He called Kerry’s proposals to stem offshoring ‘‘obstructionist.’’

Although outsourcing has become campaign fodder, it’s unclear whether legislation or tax changes could stem the job exodus.

Indian computer programmers earn roughly one-sixth the $61,000 U.S. average, and Chinese programmers earn even less. Given the disproportionately low labor costs abroad, tinkering with tax codes won’t save many jobs, said Timothy McCormally, executive director of the Tax Executives Institute, a trade group for tax experts.

‘‘All the people who are now in Bombay or Bangalore instead of Berkeley or Boston are not paying taxes to Uncle Sam, and they’re not buying items here so there’s a cascading effect,’’ McCormally said. ‘‘But if you’re looking for a magic bullet for keeping jobs in the U.S., history teaches you that it’s not going to be easy.’’

Proponents of offshoring say the 35 percent tax on corporate profits — fattened by outsourcing work to low-paid foreigners — would compensate for lower payroll deductions, though taxes on profits don’t get siphoned into Social Security.

They insist outsourced workers will find new jobs. They also say that even if salaries are lower, tax receipt shortfalls wouldn’t come close to the $34 billion worst-case scenario, based on standard payroll deductions and Forrester Research estimates, which some economists argue overstates the extent of offshoring.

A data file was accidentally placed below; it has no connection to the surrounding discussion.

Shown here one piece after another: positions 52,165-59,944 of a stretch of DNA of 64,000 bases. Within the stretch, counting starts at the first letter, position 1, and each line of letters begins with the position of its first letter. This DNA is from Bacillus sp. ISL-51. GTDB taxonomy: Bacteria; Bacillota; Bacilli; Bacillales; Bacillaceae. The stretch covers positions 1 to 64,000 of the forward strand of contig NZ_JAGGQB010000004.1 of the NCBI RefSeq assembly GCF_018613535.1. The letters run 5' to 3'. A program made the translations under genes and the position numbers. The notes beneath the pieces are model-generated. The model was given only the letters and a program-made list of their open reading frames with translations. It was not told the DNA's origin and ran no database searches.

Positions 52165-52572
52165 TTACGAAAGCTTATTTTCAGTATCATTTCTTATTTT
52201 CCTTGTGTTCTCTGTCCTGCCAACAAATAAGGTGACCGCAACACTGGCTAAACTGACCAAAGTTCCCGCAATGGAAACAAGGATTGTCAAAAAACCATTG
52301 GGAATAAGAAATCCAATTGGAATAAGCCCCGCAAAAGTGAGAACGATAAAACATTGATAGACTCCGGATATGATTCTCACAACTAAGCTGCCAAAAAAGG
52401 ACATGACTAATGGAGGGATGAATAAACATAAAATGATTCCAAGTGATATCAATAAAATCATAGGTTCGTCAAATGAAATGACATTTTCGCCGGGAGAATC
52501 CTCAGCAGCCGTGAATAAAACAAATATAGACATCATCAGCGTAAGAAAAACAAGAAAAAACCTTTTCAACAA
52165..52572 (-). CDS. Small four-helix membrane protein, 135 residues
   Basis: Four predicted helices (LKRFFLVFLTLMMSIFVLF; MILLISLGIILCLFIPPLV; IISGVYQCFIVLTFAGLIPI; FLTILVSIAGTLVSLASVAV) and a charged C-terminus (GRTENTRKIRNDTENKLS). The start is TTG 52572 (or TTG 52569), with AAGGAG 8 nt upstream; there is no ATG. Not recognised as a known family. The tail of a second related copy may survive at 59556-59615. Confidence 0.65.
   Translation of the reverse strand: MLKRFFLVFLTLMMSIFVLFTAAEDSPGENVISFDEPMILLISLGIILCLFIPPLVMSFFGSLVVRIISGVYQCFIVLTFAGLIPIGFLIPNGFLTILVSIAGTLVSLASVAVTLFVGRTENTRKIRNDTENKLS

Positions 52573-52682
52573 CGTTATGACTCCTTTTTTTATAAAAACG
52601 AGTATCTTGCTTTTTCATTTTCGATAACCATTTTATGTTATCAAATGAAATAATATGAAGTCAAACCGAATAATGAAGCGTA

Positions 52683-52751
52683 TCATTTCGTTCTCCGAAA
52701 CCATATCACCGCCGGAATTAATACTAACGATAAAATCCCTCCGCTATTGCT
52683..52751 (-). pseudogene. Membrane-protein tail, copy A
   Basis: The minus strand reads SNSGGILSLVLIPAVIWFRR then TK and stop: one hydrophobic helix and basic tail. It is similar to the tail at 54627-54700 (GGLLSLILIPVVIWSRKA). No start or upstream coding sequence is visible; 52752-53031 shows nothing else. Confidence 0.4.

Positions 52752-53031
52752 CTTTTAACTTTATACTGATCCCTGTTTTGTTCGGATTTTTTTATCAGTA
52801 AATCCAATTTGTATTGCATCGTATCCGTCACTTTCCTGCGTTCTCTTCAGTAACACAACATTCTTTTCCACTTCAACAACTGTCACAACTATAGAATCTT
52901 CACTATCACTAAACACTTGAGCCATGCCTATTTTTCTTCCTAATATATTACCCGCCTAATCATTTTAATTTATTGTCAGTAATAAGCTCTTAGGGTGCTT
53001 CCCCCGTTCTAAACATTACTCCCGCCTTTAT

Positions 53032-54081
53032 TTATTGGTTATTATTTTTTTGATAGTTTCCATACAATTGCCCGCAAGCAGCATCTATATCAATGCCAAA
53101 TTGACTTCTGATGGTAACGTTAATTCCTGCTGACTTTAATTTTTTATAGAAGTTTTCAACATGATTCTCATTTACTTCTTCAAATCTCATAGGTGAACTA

‘‘It’s pretty clear that even when people are temporarily dislocated by outsourcing, they find employment elsewhere, get back on the payroll and pay taxes again,’’ said Scott Hodge, president of the Tax Foundation, a research group.‘‘On the individual level, outsourcing causes extreme, painful events. At the macroeconomic level — it sounds cold, but the economy churns all the time this way.’’

But even staunch defenders of offshoring acknowledge that white-collar workers are hurting. The Information Technology Association of America, which represents 500 companies, reported in a study last month that offshoring has eliminated 104,000 U.S. tech jobs.

ITAA president Harris Miller wants to expand Trade Adjustment Assistance programs, which began in 1962 for laid-off factory workers, to include financial services, call center and other white-collar workers — similar to Kerry’s proposal.

Charles Burch, 51, who has been a computer programmer for AT &T Corp. and Bell Labs, said he’d be quick to sign up a refresher course, though he’s unsure it would help.

He’s been burning through retirement savings and has sent out more than 1,000 resumes since 2002, when an Atlanta consulting firm terminated his $83,500-per-year position.

His wife, who works for life sciences giant MDS Laboratories, recently received notice that her position would be terminated within two months. His son got a pink slip from General Motors Corp. six months ago.

‘‘We’re going back to the 1930s, when we had multiple families living together because times were so tight,’’ said the resident of Lawrenceville, Ga. ‘‘I’m not sure these corporate executives understand the true costs of outsourcing — no one’s thinking about that, just the bottom line.’’